Volume 30 - Article 8 | Pages 253-276
Children are costly, but raising them may pay: The economic approach to fertility
|Date received:||22 Feb 2013|
|Date published:||24 Jan 2014|
|Keywords:||children as consumption and investment goods, economic theory, fertility, intra-family bargaining, labor force participation, opportunity cost, public policies, rational choices, social context, time and uncertainty|
|Weblink:||You will find all publications in this Special Collection “Theoretical Foundations of the Analysis of Fertility” at http://www.demographic-research.org/special/16/|
Objective: This article provides a non-technical introduction to analyses of fertility which are based on a rational-choice paradigm and which acknowledge that raising children may have a strong impact on the well-being of parents that can be described in terms of costs and benefits. It surveys different types of economic fertility models which can be used to address a variety of research questions, and it also discusses some basic strengths and weaknesses of applying economic analyses in this particular field.
Results: Starting from a seminal contribution by Becker (1960) which may have been of little use for applied research or for interdisciplinary work, the economic theory of fertility has unfolded a differentiated research programme with indispensable contributions to the broader field of fertility research. Important features are the inclusion of (i) different bargaining positions and differing incentives of partners interacting in fertility choices; (ii) simultaneous decisions regarding labour force participation (as well as education) and fertility, and the role played by employers, labour market institutions, and other public interventions; (iii) the idea that children (or their “human capital”) are investment goods with various kinds of returns that may be dispersed over an extremely long period of time, are subject to enormous uncertainties, and are strongly influenced by the social context and, again, by public policies.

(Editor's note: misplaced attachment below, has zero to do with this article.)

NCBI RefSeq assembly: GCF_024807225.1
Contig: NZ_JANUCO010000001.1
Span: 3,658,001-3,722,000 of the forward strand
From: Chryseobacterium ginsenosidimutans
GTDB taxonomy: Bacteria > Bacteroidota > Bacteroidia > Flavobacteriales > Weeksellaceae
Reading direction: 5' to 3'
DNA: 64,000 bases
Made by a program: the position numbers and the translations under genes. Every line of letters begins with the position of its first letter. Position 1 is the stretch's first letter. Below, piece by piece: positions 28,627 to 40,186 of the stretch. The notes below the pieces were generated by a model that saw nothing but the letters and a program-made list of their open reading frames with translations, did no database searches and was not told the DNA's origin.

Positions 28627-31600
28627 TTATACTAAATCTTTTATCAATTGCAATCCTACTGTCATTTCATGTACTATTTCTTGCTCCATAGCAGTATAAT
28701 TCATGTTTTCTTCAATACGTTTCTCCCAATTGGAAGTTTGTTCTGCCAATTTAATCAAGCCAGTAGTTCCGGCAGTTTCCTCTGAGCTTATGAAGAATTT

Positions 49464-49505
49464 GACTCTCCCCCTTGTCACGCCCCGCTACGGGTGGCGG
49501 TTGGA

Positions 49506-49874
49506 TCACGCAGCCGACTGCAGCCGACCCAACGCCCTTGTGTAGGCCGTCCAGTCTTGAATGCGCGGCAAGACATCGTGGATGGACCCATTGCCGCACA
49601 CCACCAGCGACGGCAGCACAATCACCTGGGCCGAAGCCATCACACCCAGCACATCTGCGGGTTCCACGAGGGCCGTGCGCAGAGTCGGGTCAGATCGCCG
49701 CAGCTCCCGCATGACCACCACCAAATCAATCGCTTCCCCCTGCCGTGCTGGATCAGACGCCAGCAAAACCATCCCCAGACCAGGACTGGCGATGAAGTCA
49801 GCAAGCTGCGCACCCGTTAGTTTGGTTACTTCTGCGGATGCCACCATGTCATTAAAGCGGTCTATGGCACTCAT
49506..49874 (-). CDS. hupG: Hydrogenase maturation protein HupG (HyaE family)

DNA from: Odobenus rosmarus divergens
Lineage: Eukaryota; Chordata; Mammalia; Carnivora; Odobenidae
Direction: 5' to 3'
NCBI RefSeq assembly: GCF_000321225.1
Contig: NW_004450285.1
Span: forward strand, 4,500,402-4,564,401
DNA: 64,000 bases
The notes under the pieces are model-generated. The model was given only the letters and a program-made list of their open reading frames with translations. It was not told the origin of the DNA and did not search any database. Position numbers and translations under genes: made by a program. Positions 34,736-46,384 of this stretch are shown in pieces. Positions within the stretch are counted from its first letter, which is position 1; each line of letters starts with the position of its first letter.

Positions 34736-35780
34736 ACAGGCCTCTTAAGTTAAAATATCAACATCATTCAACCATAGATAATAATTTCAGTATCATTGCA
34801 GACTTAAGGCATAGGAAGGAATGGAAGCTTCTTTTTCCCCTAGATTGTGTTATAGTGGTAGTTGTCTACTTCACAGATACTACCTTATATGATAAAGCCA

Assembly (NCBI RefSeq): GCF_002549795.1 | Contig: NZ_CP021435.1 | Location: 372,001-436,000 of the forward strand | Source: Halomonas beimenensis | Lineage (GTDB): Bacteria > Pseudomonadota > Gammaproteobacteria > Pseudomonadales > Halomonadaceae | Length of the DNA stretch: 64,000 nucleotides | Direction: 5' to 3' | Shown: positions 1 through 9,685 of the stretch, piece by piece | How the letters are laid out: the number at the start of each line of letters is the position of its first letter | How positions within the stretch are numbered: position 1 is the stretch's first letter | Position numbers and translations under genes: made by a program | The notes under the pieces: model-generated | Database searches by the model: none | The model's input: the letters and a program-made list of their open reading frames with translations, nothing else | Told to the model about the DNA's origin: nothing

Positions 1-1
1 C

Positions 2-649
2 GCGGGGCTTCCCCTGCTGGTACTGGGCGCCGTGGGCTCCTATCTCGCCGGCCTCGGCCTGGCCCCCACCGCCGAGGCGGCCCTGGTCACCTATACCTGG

Conclusions: Economic aspects and elements of economic models should be included in any large-scale attempt at understanding fertility behaviour through interdisciplinary research. Improvements in the data infrastructure, which are only partly underway thus far, would be an important pre-requisite.
Martin Werding - Ruhr-Universität Bochum, Germany
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